But works have seemed largely to attend to the media issues as opposed to the emotive issues penetrated in the minds of a collective global memory.

It was noted by journalist/writer Christy Lange of Frieze Magazine that the images of the twin towers decreased in size almost daily since the event, physical evidence of the practice of forgetting in the wake of an overwhelming obligation to remember.

Perhaps sometimes forgetting becomes part of the process of remembering and memorial. A negative act seemingly that seeks the positive outcome of acceptance and forward living amongst other sentiments surrounding death and its process.

For the 9/11 disaster, there are for many of us gaps in our knowledge and understanding of political issues surrounding the disaster. Artworks that serve as memorials instruct or remind the viewer that he can contribute further his memorial through his gaining of knowledge.

'Lange says 'if knowledge is recollection, knowledge is also commemoration’. But does Lange imply knowledge of the event or knowledge of the surrounding issues? Both perhaps.

It was by a curational act that all the artworks in exhibition became memorials to the 9/11 disaster. Elsworth Kelly had laid a geometrical green square over the image of the land where the towers used to stand. His work was a proposal for the monument for the disaster.

Barbara Kruger laid text onto an American flag, displaying an protest through idignance ‘Who speaks? Who is silenced? Who salutes longest? Who prays loudest? Who dies first? Who laughs last? Kruger’s put her nose to the very issue, challenging, demanding, outraged.

How is the viewer confronted in terms of his own trauma of losses? David Reiff of Harper’s Magazine put forward a suggestion for ‘forgetting’ 9/11, indicating that remembering it will always in some way be a political derivative.

Blanking and forgetting these events could contribute to the shallowing of political devise, that is infamous for manipulating the thoughts and feelings of the masses.

Surely memorial and commemoration should stand protected and unadulterated from the creeping silent and deadly agendas of the political machine. It is in this case that the arts can seize the opportunity to open wide it’s protective and nurturing arms, in favour of humanist issues.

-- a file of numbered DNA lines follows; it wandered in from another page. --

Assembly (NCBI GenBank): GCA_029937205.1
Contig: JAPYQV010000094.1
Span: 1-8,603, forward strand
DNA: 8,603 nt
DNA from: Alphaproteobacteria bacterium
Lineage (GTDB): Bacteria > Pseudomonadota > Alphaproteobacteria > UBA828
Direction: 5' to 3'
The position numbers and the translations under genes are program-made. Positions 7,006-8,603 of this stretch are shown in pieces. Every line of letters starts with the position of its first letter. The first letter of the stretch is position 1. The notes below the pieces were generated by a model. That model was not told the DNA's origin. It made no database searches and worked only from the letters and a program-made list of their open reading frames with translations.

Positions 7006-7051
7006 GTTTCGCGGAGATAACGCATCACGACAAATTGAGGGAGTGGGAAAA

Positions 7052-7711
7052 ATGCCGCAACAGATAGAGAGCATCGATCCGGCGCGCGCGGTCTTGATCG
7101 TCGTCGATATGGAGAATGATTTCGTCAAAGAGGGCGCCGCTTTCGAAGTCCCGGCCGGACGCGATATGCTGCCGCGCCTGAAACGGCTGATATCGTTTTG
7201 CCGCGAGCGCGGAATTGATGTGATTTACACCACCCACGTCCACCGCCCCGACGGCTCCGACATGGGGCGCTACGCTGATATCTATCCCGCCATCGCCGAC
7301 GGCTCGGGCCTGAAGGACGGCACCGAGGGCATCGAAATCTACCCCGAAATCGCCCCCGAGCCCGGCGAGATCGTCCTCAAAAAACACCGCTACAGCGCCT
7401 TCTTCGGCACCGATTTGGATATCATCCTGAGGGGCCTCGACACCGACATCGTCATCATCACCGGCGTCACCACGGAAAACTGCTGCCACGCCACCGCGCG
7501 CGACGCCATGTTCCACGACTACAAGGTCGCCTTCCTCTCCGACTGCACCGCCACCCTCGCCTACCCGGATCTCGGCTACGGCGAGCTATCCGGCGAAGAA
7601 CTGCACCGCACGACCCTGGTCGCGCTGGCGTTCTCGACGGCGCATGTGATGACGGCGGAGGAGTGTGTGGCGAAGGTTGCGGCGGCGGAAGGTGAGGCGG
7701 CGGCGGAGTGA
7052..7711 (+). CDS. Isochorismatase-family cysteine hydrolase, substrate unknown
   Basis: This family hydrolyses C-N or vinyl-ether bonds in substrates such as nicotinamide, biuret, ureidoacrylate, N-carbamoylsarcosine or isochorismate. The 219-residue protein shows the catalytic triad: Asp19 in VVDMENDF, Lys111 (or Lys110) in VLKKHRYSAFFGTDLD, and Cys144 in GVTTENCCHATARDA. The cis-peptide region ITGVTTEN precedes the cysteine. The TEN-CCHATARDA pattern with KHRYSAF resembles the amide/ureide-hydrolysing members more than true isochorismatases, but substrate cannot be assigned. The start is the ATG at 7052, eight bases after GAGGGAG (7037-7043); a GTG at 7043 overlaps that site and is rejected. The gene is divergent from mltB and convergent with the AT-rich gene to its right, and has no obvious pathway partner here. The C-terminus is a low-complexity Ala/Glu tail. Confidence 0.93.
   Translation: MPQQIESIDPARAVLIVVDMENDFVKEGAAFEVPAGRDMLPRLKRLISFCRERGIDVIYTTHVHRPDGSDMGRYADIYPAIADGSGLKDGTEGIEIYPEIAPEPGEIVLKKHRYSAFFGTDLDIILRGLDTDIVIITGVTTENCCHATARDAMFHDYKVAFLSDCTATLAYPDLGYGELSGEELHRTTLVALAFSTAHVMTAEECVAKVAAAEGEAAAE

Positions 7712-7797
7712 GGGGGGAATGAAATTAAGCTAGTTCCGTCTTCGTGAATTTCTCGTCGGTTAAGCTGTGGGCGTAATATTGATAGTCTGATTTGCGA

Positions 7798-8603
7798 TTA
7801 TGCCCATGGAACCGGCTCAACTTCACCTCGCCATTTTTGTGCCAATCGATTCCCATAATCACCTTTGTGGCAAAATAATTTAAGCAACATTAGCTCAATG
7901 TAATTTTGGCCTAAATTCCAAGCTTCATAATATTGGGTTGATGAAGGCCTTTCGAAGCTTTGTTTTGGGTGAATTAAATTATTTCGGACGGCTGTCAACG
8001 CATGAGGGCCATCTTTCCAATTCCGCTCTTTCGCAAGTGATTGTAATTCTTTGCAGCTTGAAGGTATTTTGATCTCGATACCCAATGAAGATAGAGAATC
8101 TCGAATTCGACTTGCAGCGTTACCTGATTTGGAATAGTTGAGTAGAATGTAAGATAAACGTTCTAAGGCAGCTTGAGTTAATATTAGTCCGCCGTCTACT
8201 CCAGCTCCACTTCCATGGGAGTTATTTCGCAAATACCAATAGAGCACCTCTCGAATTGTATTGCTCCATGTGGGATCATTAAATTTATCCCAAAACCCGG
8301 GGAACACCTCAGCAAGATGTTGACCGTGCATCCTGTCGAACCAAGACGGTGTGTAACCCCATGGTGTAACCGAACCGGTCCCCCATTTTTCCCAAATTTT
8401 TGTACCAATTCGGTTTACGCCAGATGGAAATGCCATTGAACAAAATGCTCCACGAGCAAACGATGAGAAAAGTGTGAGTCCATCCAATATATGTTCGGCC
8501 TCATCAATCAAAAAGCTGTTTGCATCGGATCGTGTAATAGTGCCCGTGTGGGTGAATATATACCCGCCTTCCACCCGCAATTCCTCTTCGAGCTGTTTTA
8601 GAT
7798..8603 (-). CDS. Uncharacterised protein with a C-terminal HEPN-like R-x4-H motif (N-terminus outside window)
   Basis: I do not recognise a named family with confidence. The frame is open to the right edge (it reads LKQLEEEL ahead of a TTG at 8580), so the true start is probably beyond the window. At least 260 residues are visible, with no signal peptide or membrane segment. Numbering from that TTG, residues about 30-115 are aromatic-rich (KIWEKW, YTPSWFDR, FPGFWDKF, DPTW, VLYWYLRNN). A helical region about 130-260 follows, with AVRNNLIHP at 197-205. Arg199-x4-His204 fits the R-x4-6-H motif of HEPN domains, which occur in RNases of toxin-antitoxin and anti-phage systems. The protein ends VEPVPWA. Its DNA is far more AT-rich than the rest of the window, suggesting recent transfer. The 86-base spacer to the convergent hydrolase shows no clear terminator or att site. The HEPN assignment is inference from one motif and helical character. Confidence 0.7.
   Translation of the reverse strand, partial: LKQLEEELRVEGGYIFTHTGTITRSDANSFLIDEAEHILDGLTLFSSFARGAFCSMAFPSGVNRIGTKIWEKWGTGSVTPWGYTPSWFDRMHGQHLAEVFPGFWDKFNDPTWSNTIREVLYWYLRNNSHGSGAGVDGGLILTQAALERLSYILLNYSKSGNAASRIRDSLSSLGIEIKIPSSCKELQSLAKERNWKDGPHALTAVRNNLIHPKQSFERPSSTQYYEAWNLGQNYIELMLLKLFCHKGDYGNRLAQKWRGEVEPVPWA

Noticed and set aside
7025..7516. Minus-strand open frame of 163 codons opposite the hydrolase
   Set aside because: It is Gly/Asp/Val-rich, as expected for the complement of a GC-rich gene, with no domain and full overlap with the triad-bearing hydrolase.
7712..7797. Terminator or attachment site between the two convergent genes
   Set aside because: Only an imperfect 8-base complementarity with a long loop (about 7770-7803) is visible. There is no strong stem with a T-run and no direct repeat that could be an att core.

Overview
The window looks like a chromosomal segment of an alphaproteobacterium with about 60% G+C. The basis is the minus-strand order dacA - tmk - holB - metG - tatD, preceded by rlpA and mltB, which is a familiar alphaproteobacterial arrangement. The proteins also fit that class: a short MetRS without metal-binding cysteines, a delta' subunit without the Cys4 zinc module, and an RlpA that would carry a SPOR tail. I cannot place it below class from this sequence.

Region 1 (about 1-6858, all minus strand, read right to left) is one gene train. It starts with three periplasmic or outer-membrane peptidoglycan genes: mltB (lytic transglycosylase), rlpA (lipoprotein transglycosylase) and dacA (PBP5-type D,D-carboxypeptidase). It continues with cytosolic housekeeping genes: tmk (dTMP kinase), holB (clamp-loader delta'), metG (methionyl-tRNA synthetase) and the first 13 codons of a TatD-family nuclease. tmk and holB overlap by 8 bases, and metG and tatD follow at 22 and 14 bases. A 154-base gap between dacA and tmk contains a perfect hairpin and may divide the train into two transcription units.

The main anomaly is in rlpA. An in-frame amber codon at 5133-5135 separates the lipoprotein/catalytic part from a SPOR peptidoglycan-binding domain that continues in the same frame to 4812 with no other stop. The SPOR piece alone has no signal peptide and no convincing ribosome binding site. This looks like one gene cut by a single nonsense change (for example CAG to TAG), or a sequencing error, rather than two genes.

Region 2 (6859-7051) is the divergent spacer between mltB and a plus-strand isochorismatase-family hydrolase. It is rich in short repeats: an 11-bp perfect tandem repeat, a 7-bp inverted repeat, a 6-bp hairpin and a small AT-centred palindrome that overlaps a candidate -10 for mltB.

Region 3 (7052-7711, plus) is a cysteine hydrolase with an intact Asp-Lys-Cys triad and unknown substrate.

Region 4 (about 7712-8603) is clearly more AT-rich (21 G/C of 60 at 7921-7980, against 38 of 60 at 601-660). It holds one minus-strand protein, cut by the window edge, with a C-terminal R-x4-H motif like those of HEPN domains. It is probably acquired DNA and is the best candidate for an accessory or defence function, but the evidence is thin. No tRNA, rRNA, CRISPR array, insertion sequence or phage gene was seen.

One of Peter Eleeys artists of the MOMA 9/11 exhibition was a work by Bruce Conner 'Report 1967’ that projected images of the assassination of JFK. Flashing images caused the viewer to feel the work very physically adding a new experience for the well documented media images.

This physical viewing experience inflicted a nauseating and discomfort for the viewer, that served as an instruction on the documented media images, a view in between the lines into an event that was so prevalent to the time.

In terms of a memorial, the inconvenience of the physical experience seems an appropriate method of informing memorial, as memorial is not only to comfort, but it is through its infliction that true feelings can be attributed to memorial.

The experience of memory doesn’t just lie in the mind. Memory can be experienced ‘bodily’. “I think that all the nerves and muscles can serve memory”4

Place is attributed strongly to the memory. Memories are stored in places, to have a memory without a ‘place’ would disorientate.

Sugimoto’s ideas of ‘place’ can be detected in his design of the 2,000 square metre exhibition space, which is divided into four L-shaped galleries.

Entering the first gallery, a 6 metre-high rectangle, visitors encounter two areas with vast white screens standing solemnly like columns in a temple. The screens form an enclosed walkway. At this point, no photographs are apparent.

When visitors have walked through the screens and look back, they see photographs of Sugimoto’s recent series, ‘Conceptual Forms’, hanging on the back of the screens.

The placement of the photographs suggests that, normally encountered by viewers as they move towards the images, they present a view into the past, or a ‘backward’ view.

Artist Sugimoto is a photographer and uses the oldest technique of silver gelatin prints. What is particular about his work is the employment of architecture to his display methods.

Viewers are presented on entering the gallery with a 2000 square foot space, two white columns of wall face the viewer on either side of the room with a passage way between.

The viewer walks through the passage to the back of the space where he turns around and is faced with 8 sections of wall horizontal to the passage where the prints are hung. Here Sugimoto’s idea of connecting time to memory is relayed.